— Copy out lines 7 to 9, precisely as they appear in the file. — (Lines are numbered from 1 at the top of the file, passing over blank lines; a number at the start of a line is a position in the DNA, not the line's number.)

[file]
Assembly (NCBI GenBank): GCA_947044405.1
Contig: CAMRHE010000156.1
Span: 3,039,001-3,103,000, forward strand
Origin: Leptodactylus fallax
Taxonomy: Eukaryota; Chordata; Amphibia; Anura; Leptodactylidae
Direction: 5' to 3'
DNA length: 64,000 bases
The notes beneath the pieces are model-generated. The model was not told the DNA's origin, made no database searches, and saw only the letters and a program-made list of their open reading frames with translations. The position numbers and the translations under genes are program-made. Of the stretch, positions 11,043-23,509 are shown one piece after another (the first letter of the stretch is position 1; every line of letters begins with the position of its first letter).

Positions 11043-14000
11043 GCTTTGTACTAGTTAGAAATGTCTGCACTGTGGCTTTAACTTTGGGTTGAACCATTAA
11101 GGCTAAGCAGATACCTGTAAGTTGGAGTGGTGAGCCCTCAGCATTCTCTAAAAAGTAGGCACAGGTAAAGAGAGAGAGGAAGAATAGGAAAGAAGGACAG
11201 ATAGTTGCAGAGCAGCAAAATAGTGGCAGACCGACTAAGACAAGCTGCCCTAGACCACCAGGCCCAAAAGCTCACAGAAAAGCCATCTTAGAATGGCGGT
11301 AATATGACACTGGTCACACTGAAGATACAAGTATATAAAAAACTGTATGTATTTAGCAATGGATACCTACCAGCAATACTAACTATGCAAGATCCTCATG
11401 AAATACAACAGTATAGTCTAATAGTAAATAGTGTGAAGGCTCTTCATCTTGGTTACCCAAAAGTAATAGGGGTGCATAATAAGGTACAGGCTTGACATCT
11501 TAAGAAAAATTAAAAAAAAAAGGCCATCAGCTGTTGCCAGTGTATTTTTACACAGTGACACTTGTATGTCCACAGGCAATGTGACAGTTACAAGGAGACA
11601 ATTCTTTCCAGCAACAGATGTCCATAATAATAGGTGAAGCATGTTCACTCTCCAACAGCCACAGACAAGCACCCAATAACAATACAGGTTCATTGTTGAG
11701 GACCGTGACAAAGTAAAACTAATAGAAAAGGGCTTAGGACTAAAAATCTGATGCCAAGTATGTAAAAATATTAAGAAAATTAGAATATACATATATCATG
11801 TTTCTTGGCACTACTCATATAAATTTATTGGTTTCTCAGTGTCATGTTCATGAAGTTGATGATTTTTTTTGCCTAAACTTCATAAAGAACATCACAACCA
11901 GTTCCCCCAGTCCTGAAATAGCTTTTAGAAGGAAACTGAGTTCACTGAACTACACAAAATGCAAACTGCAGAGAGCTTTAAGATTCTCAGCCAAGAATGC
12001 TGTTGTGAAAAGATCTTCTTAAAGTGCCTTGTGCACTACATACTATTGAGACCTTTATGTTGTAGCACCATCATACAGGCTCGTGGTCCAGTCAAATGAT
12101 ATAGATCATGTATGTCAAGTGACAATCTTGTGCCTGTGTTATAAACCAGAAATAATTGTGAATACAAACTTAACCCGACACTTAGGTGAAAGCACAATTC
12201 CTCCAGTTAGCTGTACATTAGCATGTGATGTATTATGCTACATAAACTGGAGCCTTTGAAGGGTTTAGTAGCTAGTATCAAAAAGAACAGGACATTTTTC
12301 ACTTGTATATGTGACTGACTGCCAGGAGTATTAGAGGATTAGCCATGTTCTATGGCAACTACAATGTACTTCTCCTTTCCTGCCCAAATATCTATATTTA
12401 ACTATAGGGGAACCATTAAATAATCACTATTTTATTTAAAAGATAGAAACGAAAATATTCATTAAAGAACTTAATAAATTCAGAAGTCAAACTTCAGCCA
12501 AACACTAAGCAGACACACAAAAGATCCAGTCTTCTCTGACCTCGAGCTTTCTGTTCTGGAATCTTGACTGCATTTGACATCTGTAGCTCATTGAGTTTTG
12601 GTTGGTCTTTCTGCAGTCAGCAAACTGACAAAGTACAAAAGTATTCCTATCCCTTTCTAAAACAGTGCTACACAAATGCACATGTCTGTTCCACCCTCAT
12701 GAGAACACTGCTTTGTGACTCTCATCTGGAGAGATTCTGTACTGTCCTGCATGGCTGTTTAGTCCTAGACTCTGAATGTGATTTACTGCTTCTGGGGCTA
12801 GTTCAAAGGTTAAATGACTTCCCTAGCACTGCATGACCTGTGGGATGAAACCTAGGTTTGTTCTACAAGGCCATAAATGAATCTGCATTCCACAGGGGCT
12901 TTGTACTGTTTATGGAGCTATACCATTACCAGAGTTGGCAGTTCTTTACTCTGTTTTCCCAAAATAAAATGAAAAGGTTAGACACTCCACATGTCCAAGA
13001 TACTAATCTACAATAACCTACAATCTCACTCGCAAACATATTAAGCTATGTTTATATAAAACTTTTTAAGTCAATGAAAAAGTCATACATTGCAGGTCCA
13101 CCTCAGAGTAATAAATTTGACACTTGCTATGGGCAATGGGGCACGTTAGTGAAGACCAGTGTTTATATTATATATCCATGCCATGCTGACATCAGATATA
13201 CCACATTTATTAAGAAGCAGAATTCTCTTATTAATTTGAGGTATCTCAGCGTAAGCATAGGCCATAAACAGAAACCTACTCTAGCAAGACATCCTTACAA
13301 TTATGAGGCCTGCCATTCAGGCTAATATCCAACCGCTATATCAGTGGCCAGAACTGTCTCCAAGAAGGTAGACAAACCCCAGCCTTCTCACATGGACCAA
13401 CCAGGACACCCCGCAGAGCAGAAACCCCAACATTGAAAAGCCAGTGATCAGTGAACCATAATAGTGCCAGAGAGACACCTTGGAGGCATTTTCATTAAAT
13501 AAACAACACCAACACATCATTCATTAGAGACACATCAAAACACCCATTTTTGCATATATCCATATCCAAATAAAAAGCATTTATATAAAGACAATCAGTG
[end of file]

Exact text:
DNA length: 64,000 bases
The notes beneath the pieces are model-generated. The model was not told the DNA's origin, made no database searches, and saw only the letters and a program-made list of their open reading frames with translations. The position numbers and the translations under genes are program-made. Of the stretch, positions 11,043-23,509 are shown one piece after another (the first letter of the stretch is position 1; every line of letters begins with the position of its first letter).

Positions 11043-14000